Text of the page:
Engineering Expert Heads Bus Rapid Transit Program
AC Transit has named David Wilkins, a veteran of the U.S. Army Corps of Engineers to head the agency’s Bus Rapid Transit (BRT) Program. Mr. Wilkins, who has domestic and international experience developing multi-million dollar budgets, managing contracts and administering complex capital improvement programs, will be the Program Director for a BRT plan to modernize and improve East Bay bus service.
“As Director, David Wilkins, brings strong credentials and a wealth of experience to our BRT program at a critical time in its development,” said AC Transit General Manager David Armijo. “His background and leadership skills are impeccable. He has supervised the delivery of large and complex projects on time and within budgets, making him the ideal person to steer the BRT project through its final design, engineering, and construction phases.”
Once completed, the BRT system promises to reduce travel times, traffic congestion and ozone emissions, and generally benefit the environment overall.
Mr. Wilkins retired from the U.S. Army Reserve with the rank of Lt. Colonel, after a long and distinguished 25-year career in which he completed an eleven month tour as the Base Engineer and Director of Public Works at Bagram Air Force Base, solely responsible for the infrastructure development, life support operations and facility management of the largest military base in Afghanistan.
Mr. Wilkins served as Program Manager and Project Leader for numerous other ventures, most recently as the Western Regional Director for Luster National, Inc., an international firm that specializes in the management of capital improvement programs.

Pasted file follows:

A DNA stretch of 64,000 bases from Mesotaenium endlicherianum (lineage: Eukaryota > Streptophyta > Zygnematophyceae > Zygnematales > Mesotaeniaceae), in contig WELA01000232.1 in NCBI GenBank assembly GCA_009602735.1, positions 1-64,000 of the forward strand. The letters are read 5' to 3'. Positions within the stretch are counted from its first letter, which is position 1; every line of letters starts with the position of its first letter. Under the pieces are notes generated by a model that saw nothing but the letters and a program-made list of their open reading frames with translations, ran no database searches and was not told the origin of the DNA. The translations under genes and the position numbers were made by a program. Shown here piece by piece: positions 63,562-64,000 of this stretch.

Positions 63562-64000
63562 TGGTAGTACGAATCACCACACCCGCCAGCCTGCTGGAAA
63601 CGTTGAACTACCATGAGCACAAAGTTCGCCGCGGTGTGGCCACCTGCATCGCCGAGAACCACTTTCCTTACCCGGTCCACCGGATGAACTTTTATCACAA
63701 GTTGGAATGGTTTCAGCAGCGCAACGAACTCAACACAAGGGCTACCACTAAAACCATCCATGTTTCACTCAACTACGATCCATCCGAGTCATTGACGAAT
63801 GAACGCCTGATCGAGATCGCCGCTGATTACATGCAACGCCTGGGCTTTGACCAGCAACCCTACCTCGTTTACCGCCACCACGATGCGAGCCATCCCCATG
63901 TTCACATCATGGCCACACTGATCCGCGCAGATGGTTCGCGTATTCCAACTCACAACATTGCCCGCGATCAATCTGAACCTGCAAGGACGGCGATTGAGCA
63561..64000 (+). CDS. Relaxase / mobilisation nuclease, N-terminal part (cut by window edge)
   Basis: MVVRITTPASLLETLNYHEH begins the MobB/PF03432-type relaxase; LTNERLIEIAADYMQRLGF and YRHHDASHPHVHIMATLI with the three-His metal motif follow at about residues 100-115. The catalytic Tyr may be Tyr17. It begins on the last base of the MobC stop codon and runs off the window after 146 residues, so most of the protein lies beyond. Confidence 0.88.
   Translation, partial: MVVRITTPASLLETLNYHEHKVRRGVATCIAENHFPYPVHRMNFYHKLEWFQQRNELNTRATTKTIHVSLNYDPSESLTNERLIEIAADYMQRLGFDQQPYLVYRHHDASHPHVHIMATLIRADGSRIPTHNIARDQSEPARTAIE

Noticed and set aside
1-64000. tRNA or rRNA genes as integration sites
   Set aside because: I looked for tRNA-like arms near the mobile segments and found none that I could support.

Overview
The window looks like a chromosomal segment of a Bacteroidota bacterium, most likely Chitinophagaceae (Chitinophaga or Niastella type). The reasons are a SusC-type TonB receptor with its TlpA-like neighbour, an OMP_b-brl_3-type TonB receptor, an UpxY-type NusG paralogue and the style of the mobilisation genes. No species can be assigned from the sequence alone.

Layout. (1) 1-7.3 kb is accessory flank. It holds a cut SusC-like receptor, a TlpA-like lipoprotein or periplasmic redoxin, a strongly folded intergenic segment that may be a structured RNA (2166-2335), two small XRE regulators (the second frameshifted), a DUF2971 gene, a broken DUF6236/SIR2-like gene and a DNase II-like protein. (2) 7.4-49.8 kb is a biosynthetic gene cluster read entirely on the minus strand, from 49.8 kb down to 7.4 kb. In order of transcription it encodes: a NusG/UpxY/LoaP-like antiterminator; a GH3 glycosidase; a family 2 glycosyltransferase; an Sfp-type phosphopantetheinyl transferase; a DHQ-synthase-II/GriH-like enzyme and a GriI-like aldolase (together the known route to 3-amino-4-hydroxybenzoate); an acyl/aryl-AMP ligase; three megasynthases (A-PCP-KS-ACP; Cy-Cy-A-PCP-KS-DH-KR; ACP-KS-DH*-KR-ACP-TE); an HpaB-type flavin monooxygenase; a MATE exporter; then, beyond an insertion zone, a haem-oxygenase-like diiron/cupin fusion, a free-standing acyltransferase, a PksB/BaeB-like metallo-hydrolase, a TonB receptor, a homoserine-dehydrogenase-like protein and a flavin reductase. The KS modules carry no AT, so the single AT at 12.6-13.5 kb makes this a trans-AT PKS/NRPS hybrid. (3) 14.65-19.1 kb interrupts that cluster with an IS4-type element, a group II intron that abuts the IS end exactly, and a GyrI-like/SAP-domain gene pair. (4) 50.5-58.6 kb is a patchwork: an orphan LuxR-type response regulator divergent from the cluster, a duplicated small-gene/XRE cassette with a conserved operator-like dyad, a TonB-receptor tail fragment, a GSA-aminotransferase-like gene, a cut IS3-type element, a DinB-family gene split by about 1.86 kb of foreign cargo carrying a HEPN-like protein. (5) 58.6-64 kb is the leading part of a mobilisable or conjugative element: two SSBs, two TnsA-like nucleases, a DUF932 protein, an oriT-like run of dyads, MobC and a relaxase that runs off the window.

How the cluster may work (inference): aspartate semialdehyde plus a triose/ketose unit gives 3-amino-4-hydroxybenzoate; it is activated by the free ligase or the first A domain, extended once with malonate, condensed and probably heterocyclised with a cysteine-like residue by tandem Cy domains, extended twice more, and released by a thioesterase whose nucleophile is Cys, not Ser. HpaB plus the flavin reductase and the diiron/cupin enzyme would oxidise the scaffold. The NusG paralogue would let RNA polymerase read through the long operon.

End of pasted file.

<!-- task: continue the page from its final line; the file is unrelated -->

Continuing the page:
Highlighting Mr. Wilkins’s nearly 30-year career is his tenure as Site Manager for the Hunters Point Shipyard Redevelopment Program—a mixed use development of 2000 home sites and commercial space. He led a team of contractors and specialty consultants from the entitlements phase through the completion of demolition and grading.
Mr. Wilkins also earned awards for his service as Program Director of the Environmental Cleanup Program at the Presidio National Park in San Francisco. There he developed and implemented the Base Cleanup Plan; developed and administered a $100 million budget; negotiated cleanup and abatement actions with regional, state and federal authorities; administered cleanup actions at the former Letterman Hospital; and was honored for using innovative technologies to save more than $10 million in clean up costs.
“My mission here is to get the BRT designed, built and placed into operation within budget, on schedule and to the exacting standards set by AC Transit and the FTA,’’ Wilkins said. “I love a challenge and this is a significant challenge. I hope the community is excited about this project coming to life.”
Mr. Wilkins has a B.S. in General Engineering from the U.S. Military Academy at West Point, a M.S. in Environmental Management from the University of San Francisco and is a graduate of the Army’s prestigious Command and General Staff College.
The BRT project is more than just a transit project. It is an economic development project that will contribute to the economy by creating local construction and construction support jobs as well as stimulate the growth of businesses along the corridor due to the new service. Construction is expected to begin in 2014, and the BRT system fully implemented in 2016.